FRANKFORT, Ky. (Nov. 30, 2004) – Typically, newborns aren’t among the hundreds of children waiting for permanent homes as part of the state’s public adoption services.
The 2-year-old law that allows parents to anonymously place infants that they cannot care for at selected "safe havens" has resulted in seven incidents of babies getting a second chance with caring families through safe abandonment.
The Thomas J. Burch Safe Infants Act, enacted in April 2002, made it legal for parents and others acting on their behalf, to leave a baby up to 72 hours old at any hospital, with emergency medical service (EMS) personnel or with any firefighter or police officer. Parents remain anonymous and cannot be pursued or prosecuted unless an abandoned infant shows signs of abuse or neglect.
Lisa Durbin of the Division of Protection and Permanency in the state Cabinet for Health and Family Services said November – Adoption Awareness Month – is a good time to remind Kentuckians of the law.
"We want to increase awareness of this law in Kentucky," Durbin said. "Women in crisis or who may have hidden a pregnancy can ensure their baby will be safe with this law."
After examination and necessary medical treatment at a hospital, babies are placed in specially prepared foster homes by the cabinet, beginning the adoption process.
Supporters of the law intended it to eliminate incidents of newborns being left unsafely outdoors or in trash cans, restrooms or other public places.
But "all but one abandonment occurred in hospitals just after delivery," Durbin said.
At the safe drop-off points, parents are given an information packet that includes coded bracelets for parent and baby and voluntary medical disclosure forms that can be left with the baby or returned by mail. The information helps caregivers determine treatment for the baby and is kept confidential.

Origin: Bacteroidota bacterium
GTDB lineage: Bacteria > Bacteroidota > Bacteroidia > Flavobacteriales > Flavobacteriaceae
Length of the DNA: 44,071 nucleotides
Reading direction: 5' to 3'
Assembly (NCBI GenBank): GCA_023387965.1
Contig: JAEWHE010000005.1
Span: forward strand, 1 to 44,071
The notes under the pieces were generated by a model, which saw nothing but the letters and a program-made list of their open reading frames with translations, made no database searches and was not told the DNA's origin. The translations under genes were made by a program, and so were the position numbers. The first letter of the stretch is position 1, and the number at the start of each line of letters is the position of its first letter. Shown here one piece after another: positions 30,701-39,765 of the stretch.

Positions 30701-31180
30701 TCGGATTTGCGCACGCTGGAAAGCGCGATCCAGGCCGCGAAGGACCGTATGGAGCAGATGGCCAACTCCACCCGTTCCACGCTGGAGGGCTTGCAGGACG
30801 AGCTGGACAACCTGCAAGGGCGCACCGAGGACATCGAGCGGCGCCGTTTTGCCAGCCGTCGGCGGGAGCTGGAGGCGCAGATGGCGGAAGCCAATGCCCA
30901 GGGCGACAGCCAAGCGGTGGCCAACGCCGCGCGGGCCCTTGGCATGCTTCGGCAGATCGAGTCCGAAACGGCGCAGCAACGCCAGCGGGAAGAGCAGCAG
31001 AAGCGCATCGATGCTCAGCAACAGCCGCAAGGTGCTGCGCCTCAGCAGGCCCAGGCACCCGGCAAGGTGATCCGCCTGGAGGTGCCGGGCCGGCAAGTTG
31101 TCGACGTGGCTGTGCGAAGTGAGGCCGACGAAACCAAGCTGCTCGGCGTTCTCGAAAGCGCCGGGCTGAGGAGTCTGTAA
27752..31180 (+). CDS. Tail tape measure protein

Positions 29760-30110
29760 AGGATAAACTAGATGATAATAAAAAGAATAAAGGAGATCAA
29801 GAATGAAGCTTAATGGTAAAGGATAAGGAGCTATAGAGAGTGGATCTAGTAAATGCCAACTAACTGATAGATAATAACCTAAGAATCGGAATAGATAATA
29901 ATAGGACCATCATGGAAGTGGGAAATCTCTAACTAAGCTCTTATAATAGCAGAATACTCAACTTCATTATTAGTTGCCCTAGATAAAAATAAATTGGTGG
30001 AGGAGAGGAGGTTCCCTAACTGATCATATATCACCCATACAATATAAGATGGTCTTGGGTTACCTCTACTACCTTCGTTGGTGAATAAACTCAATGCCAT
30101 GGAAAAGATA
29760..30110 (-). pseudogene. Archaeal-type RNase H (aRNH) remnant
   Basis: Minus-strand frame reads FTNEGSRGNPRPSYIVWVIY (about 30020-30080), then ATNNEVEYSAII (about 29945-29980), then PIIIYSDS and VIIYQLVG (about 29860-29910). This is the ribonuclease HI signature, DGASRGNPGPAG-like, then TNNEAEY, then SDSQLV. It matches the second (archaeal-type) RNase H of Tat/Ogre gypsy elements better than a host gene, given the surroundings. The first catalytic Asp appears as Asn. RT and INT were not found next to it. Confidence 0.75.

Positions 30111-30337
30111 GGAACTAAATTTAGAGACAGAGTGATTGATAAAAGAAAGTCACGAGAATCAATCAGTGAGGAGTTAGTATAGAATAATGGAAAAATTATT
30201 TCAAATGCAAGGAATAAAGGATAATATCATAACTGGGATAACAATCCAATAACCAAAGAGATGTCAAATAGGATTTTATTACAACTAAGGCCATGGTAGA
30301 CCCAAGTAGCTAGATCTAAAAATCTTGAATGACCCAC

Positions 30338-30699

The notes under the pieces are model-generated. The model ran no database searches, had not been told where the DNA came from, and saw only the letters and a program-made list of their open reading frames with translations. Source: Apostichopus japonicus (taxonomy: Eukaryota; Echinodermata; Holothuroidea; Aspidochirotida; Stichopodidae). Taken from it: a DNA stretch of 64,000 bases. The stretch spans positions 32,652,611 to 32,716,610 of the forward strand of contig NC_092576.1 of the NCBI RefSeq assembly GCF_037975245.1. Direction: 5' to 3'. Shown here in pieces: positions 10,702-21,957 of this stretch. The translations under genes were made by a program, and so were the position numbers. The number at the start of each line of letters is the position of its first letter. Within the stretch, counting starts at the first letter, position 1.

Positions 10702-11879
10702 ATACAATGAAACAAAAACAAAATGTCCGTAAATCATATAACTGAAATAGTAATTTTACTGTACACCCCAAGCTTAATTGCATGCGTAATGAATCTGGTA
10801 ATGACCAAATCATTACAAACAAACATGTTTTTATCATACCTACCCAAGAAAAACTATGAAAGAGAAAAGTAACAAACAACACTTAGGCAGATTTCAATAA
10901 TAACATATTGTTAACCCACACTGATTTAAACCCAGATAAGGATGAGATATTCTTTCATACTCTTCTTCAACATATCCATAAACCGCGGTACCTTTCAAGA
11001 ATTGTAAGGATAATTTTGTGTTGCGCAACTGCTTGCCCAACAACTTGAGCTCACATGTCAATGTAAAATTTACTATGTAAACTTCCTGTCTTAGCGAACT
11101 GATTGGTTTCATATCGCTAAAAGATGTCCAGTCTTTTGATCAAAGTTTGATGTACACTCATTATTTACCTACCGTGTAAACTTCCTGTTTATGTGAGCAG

Durbin said the parents’ medical history is important in determining the future needs of the child.
The packet also includes a brochure teaching mothers how to care for themselves after delivery.
Parents have 30 days to reconsider leaving their baby. After this time has passed, the cabinet asks the courts to terminate parental rights, freeing the baby for adoption.
In five of the seven incidents, the children have been adopted. One planned adoption awaits a court date.
One mother came forward to reclaim her child, Durbin said, and the protection and permanency office worked with her toward reunification.
Durbin said it’s been hard getting word about the law to people – especially women who might have second thoughts about motherhood or teens who feel they have few options.
In Louisville, a nonprofit group called Secret Safe Haven for Newborns promotes the law and collaborates with hospital emergency rooms to ensure safe abandonment of newborns. The group is part of the cabinet’s Jefferson County Community Partnership for Protecting Children.
"Placing a child for adoption is a difficult choice," Durbin said. "But giving children a place where they are protected is the best thing you can do for them."
Women can plan for adoption through the cabinet even before their babies are born.
And families who want to keep their babies but fear it will be a struggle can get support and referrals to other service agencies through the cabinet.
Learn more about the Safe Infants Law online at